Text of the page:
Richard Hodges, director of the University of Pennsylvania Museum of Archaeology and Anthropology, will step down from his position at the completion of his term in the summer of 2012.

Hodges, whose work focuses primarily on the Middle Ages in Europe, will return to Europe next year to assume an academic presidency.

Speaking from Italy, where he will take the presidency position, Hodges expressed his desire to engage with Italian archaeology once again.

“It’s been a wonderful time,” he said about his work as director, a position he has held since Oct. 1, 2007. “It’s a great museum that’s set on the right direction. It seems like an appropriate time to step down.”

Penn President Amy Gutmann and Provost Vincent Price wrote in a statement that “this year’s landmark Secrets of the Silk Road exhibit stands as an eloquent testimony to Richard’s success. It drew unprecedented new audiences to the Museum, transforming their understanding of this vital part of the world.”

The exhibition, which took place earlier in the year, was almost canceled after Chinese officials demanded that the Penn Museum not show artifacts on loan from China.

However, after negotiations between American and Chinese diplomats, Beijing relented and the full exhibition took place as planned in February.

According to the museum’s Director of Development Amanda Mitchell-Boyask, the fiasco had nothing to do with Hodges’ decision to step down after the completion of his five-year term.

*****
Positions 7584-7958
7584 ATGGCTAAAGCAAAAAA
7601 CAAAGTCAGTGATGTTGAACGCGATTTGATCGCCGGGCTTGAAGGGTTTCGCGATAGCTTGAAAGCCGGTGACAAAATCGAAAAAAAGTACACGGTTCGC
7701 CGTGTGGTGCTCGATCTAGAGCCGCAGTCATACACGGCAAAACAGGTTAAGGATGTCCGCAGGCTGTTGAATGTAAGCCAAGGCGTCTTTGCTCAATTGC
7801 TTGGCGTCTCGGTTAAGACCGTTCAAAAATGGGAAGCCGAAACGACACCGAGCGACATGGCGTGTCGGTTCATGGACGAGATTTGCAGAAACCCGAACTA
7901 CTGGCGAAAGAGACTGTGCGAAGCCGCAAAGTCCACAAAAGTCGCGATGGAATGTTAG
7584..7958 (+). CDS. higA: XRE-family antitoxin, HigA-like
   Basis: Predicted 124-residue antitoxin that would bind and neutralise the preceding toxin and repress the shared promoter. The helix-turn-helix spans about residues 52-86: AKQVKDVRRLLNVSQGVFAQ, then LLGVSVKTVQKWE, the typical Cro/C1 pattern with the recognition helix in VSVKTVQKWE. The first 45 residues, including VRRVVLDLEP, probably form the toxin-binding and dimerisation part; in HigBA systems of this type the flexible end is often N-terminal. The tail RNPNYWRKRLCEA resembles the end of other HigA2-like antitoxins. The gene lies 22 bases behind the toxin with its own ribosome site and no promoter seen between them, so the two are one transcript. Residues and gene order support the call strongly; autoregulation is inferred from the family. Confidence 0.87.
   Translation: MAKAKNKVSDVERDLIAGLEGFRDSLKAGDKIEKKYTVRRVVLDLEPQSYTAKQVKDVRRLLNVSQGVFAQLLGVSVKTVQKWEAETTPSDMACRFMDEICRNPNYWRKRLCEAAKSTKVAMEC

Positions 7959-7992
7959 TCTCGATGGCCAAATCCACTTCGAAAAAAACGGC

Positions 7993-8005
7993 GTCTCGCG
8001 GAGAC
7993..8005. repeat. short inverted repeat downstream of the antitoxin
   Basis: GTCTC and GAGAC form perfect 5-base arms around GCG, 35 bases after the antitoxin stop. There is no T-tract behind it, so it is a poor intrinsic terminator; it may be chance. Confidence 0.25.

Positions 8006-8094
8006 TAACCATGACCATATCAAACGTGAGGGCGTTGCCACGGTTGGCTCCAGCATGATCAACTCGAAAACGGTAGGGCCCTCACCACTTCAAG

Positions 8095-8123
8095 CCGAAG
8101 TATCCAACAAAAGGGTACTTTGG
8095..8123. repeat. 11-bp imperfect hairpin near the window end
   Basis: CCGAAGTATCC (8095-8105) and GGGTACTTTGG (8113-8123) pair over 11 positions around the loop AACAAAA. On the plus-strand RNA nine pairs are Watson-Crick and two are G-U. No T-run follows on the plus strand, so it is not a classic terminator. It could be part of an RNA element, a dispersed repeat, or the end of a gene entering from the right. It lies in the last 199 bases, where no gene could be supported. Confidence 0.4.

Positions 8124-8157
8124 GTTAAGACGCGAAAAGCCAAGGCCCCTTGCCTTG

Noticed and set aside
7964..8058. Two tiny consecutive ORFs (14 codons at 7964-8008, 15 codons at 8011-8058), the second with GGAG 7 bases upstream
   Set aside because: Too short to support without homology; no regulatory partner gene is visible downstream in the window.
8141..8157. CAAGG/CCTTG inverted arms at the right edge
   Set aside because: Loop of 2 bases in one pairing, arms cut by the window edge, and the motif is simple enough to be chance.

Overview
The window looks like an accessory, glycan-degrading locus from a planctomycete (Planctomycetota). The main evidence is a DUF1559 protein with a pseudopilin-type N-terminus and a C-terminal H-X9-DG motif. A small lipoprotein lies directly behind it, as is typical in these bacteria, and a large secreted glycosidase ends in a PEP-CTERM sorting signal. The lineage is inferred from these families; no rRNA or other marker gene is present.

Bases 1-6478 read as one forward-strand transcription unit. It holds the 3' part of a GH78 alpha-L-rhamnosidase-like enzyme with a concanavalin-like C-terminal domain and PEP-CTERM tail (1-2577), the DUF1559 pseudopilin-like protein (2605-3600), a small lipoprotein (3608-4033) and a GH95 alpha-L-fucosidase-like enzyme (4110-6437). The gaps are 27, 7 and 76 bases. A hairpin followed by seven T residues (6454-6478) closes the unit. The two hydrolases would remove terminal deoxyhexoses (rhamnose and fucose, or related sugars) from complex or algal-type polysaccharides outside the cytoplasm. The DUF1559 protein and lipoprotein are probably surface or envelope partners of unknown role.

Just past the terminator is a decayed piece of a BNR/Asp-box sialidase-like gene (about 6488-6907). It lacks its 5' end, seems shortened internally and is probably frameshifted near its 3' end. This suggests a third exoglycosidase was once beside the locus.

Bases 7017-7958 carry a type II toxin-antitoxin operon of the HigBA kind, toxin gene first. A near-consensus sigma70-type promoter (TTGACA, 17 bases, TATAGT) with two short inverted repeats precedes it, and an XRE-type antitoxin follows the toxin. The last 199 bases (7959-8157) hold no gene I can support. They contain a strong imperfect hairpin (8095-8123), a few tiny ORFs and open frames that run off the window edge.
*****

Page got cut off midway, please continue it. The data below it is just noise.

“We felt good about the result of the Secrets of the Silk Road exhibit,” Mitchell-Boyask said. The exhibition drew over 43,000 visitors, and the museum anticipates similar success for the 2012 display of Mayan culture, Maya 2012: Lords of Time.

“We’re all very sorry to see him go,” she added. “We knew it was a difficult decision for him to make, but in the end his passion for Europe won out.”

Hodges made enormous contributions toward the fundraising and renovation strategies of the museum.

His efforts to renovate the West Wing brought air conditioning to the museum for the first time in its 123-year history.

He has also been involved with the plans to digitize the museum’s collections and implement a long-term strategic plan for its development.

“The most valuable time I’ve had was creating a team that’s dedicated to making it the world class museum it deserves to be,” Hodges said.

As yet, it is too early to announce who will replace Hodges, Mitchell-Boyask said. The Provost will form an advisory committee in the fall to review plans for the future.

“He’s a good guy, and he’s done a lot of work to put the museum in the public eye and the community,” rising College senior Anna-Lara Cook said.

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